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Screen Doors and Sweet Tea: Recipes and Tales from a Southern Cook Hardcover – April 29, 2008


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Frequently Bought Together

Screen Doors and Sweet Tea: Recipes and Tales from a Southern Cook + A Southerly Course: Recipes and Stories from Close to Home + Bon Appetit, Y'all: Recipes and Stories from Three Generations of Southern Cooking
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Product Details

  • Hardcover: 256 pages
  • Publisher: Clarkson Potter; 1 edition (April 29, 2008)
  • Language: English
  • ISBN-10: 0307351408
  • ISBN-13: 978-0307351401
  • Product Dimensions: 9.6 x 7.8 x 0.9 inches
  • Shipping Weight: 2.2 pounds (View shipping rates and policies)
  • Average Customer Review: 4.6 out of 5 stars  See all reviews (91 customer reviews)
  • Amazon Best Sellers Rank: #68,450 in Books (See Top 100 in Books)

Editorial Reviews

From Publishers Weekly

The warm, languid air of the South filters through this engaging book, in which Foose shares the traditional recipes that she ate while growing up on the Mississippi Delta and has returned to after training as a pastry chef in France and traveling the world. Gently humorous stories about family and friends form a seamless part of her instructions for community recipes like Strawberry Missionary Society Salad, as well as pleasant surprises like Tabbouleh, Curried Sweet Potato Soup, and Chinese Grocery Roast Pork that take Southern food beyond stereotypes. Fried chicken and grits do appear, but for such classics Foose emphasizes relatively simple, wholesome preparations that are rich without loading on more butter and oil than necessary. Although recipes for Gumbo Z'Herbs, Chile Lime Skirt Steak, and creamy succotash are mouthwatering enough just to read about, many cooks will be tempted to flip straight to the last chapters, where her enticing breads and pastries provide the book with a winning flourish. The cook may be Southern, but the appeal of the dishes she presents should reach well beyond people who grew up in the land of four-hour lunches and sweet tea savored on a porch swing. (Apr.)
Copyright © Reed Business Information, a division of Reed Elsevier Inc. All rights reserved.

Review

"This is one cookbook I would proudly have in my kitchen! It has great information and wonderful recipes!"
Paula Deen, Food Network host and bestselling cookbook author

“Martha can truly cook. Some familiar but never predictable recipes–pimiento cheese, gumbo, cornbread–besides being too good to leave out, are joined in this sterling cookbook with many others less commonly seen but no less superlative, all unmistakably Southern, like Delta hot tamales, for example, or West Indies salad (from Mobile, circa 1940s), salmon croquettes, biscuits with tomato gravy, and black bottom pie. Her book is one to be cherished, shared, and consumed.
—John Egerton, author of Southern Food: At Home, on the Road, in History

“If you’ve got a rocker on the front porch, get into it; if not, settle into your favorite chair. In either case, fix yourself a long drink and give yourself the pleasure of spending a little time with Martha Foose on her Mississippi farm before you head into the kitchen. Martha is that delightful combination of charming storyteller and darn good cook and in this book you get generous servings of each–both are delicious.”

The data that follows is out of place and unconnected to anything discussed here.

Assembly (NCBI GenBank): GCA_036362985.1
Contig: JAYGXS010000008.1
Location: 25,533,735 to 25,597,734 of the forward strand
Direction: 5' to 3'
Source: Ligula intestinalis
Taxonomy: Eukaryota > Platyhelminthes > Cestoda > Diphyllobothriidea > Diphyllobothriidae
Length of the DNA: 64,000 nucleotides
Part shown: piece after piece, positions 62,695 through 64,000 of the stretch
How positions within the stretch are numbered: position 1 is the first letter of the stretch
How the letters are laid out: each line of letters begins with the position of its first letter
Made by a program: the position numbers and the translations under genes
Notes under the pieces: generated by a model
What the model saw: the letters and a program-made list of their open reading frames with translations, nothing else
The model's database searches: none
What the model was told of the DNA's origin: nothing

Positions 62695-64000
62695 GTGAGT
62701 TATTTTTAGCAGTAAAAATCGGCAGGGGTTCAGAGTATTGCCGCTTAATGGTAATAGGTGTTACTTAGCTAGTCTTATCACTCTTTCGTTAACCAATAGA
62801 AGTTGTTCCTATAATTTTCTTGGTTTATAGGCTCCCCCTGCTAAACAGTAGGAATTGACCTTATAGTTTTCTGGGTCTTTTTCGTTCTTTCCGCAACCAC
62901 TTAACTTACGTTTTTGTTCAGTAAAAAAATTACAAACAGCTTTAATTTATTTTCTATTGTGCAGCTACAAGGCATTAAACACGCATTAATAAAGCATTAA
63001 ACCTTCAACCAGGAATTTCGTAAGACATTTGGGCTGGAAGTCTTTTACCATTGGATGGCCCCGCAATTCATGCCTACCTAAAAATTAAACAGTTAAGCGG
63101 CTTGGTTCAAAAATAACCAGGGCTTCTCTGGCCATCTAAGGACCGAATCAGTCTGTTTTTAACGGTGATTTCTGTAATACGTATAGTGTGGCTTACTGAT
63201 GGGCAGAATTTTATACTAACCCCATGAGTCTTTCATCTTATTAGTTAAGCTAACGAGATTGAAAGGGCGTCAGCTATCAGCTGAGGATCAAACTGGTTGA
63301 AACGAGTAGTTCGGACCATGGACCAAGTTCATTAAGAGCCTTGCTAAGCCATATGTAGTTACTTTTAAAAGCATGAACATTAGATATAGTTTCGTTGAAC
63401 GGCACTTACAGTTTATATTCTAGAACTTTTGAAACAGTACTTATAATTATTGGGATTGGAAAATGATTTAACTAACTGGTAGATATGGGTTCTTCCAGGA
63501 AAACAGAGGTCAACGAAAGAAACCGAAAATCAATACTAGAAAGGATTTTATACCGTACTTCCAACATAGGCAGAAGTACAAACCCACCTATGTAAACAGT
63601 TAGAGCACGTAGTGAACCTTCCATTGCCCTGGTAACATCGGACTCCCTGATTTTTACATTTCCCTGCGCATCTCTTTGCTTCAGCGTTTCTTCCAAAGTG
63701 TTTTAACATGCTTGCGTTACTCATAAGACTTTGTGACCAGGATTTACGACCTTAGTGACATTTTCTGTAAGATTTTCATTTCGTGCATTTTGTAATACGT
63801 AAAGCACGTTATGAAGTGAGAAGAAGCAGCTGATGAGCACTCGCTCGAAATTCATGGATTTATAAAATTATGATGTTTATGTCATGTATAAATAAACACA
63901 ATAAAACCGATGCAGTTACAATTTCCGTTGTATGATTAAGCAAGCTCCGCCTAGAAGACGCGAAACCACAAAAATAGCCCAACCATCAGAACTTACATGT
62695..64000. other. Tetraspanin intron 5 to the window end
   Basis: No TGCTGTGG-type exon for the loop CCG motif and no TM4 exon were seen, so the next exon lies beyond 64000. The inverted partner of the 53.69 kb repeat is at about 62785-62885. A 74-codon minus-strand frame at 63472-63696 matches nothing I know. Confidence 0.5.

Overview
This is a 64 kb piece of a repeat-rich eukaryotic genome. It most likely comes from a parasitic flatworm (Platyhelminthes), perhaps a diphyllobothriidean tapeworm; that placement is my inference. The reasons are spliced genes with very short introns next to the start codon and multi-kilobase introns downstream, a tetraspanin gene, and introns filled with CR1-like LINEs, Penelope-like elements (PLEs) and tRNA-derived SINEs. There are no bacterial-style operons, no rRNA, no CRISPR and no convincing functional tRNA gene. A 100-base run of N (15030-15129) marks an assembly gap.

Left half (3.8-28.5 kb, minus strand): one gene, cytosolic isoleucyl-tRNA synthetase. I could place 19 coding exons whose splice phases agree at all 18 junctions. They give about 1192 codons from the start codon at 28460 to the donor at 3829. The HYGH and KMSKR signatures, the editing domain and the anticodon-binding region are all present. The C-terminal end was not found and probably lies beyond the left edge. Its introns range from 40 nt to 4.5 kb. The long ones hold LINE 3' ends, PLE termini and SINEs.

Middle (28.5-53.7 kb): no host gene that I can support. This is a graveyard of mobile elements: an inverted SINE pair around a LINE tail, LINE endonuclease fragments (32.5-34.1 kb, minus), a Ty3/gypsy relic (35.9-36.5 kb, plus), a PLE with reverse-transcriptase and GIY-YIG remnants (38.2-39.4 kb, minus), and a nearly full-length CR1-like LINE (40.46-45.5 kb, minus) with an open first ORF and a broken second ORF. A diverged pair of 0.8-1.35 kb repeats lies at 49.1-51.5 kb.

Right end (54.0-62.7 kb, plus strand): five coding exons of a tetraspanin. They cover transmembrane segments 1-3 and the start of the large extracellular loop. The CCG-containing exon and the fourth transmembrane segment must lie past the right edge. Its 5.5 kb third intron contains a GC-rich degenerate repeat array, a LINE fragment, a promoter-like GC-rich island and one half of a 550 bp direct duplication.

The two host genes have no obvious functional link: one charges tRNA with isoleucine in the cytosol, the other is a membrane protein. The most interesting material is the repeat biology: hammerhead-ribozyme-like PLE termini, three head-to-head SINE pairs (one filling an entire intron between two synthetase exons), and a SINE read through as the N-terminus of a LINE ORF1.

Dorie Greenspan, author of Baking From My Home to Yours

“Martha Foose's Screen Doors and Sweet Tea is a treasure-chest of superb recipes like Green Chile Rice, Lady Pea Salad, and Sweet Tea Pie. And her stories of growing up in Mississippi have the unmistakably Southern cadence of tales swapped across the dinner table. The book has given us a new appreciation for the genius of Delta cuisine, and even better, it has us yearning to cook, gather friends, and tell stories.”
—Matt Lee and Ted Lee, authors of The Lee Bros. Southern Cookbook

“This book takes me back to the things I loved about my childhood in the rural south. I can’t wait to get copies for my mother and aunts. I love it.”
—John Besh, chef-owner of Restaurant August, Besh Steak, Lüke, and La Provence

“This is it. The real thing. Honest eats. And diverting tales. From Martha Foose's Mississippi Delta, that queer and otherworldly land of catfish and cotton.”
—John T. Edge, author of Fried Chicken: An American Story

More About the Author

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Customer Reviews

Beautiful pictures, great stories, delicious recipes!
Scarlett O'Hara
Loved the book and the warm stories reminiscent of a wonderful past by the author.
M. Stilwell
This cookbook was recommended to me by someone who knows I love Paula Deen.
BlairMan

Most Helpful Customer Reviews

63 of 65 people found the following review helpful By Cindy N. Sturdivant on June 10, 2008
Format: Hardcover
I actually bought this book to support Martha and the local bookstore in my hometown of Greenwood, Ms. Thinking it was just another cookbook to add to my collection...Wow, What great stories and the recipes are awesome..I had been looking for a good egg and olive sandwich and pimiento and cheese,
No more, found it in this delicious cookbook..Can't wait to try other recipes. This book has inspired me to get back to cooking...I suggest that anyone that wants a cookbook, you can actually use and enjoy....Don't miss this one!!!!....5 thumbs up..

Thank you Martha.
Cindy Sturdivant
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89 of 95 people found the following review helpful By Yolande van Heerden on May 5, 2008